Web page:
The campaign will focus on generating support for three major priorities:
- Flexible endowment and discretionary funds to empower the Institute to advance extraordinary science, technology, and education wherever the opportunities may lead (target: $600 million)
- Fellowships, scholarships, and funds to bolster student life, teaching, and outreach to prepare tomorrow’s problem solvers and difference makers to change the world (target: $600 million)
- Directed funds for programs and facilities to advance fundamental discovery and technological innovation aimed at increasing the store of human knowledge and addressing the problems that confront humanity (target: $800 million)
“People come to Caltech to change the world,” says Caltech president Thomas F. Rosenbaum, holder of the Sonja and William Davidow Presidential Chair and professor of physics. “The Break Through campaign will help ensure that Caltech’s culture of excellence, fearlessness, and ambition will thrive far into the future, both creating knowledge for the ages and improving lives today.”
Wide reach, small size
Caltech has only 300 faculty members, 2,250 students, and 23,000 living alumni, yet its faculty and alumni include 34 Nobel laureates, 58 National Medal of Science recipients, and 13 National Medal of Technology and Innovation honorees. It has been granted more patents per faculty member than any other university in the country and has been named the world’s number one university by Times Higher Education five years in a row.
Caltech scholars envisioned quarks, discovered quasars, launched the field of molecular biology, and detected gravitational waves. They invented the automated DNA sequencer, paved the way for modern consumer electronics by originating methods for integrated-circuit design, conducted groundbreaking research on lead pollution, and led the development of an earthquake monitoring network spanning much of California.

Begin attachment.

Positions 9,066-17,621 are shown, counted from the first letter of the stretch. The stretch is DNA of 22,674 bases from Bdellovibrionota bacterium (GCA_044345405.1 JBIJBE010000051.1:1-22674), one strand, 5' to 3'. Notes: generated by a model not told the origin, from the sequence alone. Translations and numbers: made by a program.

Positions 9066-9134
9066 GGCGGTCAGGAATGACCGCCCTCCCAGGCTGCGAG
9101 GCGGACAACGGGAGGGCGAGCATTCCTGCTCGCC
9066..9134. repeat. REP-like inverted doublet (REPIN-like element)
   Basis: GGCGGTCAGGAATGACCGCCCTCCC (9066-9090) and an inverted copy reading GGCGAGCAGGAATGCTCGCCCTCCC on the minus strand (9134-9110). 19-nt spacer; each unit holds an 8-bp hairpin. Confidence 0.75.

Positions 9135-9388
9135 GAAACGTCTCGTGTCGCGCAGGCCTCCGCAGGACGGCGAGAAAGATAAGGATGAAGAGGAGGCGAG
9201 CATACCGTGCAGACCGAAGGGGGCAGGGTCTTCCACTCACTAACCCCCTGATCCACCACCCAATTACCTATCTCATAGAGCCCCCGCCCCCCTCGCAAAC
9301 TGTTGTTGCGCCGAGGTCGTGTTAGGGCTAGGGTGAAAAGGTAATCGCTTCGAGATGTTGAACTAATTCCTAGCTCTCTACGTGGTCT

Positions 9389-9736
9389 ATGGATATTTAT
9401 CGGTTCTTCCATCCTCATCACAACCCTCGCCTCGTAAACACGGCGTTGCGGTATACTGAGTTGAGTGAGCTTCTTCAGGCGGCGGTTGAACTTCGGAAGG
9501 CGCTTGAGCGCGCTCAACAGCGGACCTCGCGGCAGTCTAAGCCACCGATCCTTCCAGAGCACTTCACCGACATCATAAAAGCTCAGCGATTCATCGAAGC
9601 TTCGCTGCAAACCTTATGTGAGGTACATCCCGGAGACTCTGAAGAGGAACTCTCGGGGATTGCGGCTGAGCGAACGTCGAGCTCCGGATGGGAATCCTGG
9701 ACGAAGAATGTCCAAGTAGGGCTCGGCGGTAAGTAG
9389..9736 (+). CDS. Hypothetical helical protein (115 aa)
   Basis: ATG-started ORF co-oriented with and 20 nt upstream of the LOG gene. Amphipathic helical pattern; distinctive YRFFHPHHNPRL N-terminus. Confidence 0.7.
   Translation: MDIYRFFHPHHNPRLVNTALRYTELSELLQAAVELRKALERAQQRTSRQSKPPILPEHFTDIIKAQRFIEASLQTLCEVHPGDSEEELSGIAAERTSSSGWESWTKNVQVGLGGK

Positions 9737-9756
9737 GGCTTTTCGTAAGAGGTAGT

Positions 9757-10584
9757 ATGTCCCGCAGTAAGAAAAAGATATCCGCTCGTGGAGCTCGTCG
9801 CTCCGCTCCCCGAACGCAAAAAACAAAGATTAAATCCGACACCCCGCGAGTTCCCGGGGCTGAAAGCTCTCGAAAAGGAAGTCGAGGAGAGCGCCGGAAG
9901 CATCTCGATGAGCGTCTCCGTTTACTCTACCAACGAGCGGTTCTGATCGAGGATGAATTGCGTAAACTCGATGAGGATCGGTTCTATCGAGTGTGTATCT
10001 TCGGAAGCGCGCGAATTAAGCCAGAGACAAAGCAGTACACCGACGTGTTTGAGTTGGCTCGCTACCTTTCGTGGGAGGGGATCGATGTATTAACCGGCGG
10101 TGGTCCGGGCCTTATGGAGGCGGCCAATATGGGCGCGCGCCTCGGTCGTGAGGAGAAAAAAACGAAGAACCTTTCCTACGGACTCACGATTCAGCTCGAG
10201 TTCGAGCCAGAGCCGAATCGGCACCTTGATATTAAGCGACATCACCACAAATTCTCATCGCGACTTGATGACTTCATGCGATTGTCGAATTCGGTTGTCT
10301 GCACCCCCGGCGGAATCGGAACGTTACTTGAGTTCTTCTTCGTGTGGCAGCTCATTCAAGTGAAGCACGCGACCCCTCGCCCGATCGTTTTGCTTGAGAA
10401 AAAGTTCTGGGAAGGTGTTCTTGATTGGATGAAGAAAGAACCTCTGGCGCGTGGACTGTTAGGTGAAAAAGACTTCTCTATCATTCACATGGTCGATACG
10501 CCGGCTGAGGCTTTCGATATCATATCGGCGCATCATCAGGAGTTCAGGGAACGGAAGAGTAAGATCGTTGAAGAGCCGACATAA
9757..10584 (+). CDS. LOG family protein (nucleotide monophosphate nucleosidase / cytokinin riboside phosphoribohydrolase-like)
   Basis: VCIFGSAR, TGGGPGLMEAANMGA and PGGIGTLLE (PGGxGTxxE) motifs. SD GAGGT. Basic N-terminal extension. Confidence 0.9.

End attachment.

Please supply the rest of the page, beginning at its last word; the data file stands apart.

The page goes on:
Investing in our shared future
“In philanthropy, I look for my investment to make a difference,” says David Lee (PhD ’74), chair of the Caltech Board of Trustees and campaign co-chair. “At Caltech, I have seen firsthand how one breakthrough in the lab can change the course of science and technology. With the Break Through campaign, we can magnify our ability to explore, innovate, and deliver on the promise of transformation.”
Today, Caltech’s faculty and students are working on the next big thing.
- In the realm of human health, they are creating neuroprosthetics that may enable paralyzed people to walk and blind people to see, and developing tiny implantable medical devices and novel approaches for attacking cancer, preventing HIV, and treating many other diseases and conditions.
- For a greener future, they are pioneering methods to better understand our global environment and address important challenges in renewable energy and sustainability science, from synthesizing climate models to exploring solar and wind energy and biofuels.
- In pursuing the possibilities of “big data,” they are devising computer algorithms with the potential to yield breakthroughs in areas as diverse as smart grids, quantum information, and personalized medicine.
- And at the frontiers of physics and astronomy, they are expanding our understanding of the universe by unraveling the mysteries of dark energy and matter and seeking evidence of life on other planets.
During the quiet phase before the public launch, Caltech raised more than $1 billion toward its $2 billion goal. Break Through: The Caltech Campaign is on track to be the most successful fundraising initiative in the Institute’s history.
RELATED STORY: Quiet Phase, Resounding Results
Campaign Launch Celebration Today
The Institute community will celebrate the campaign launch on the Caltech campus in Pasadena today. Festivities begin with a symposium—streamed live online—where faculty from all six academic divisions will briefly describe some of their most interesting current research.
An outdoor festival will follow, featuring music, food, and exhibits that will give participants the opportunity to experience firsthand some of the exciting work Caltech faculty and students have under way—such as neuroprosthetics, the “Scarecrow” rover, a voting simulation, and much more. Celebrations with alumni and friends in San Francisco and New York City will follow in May.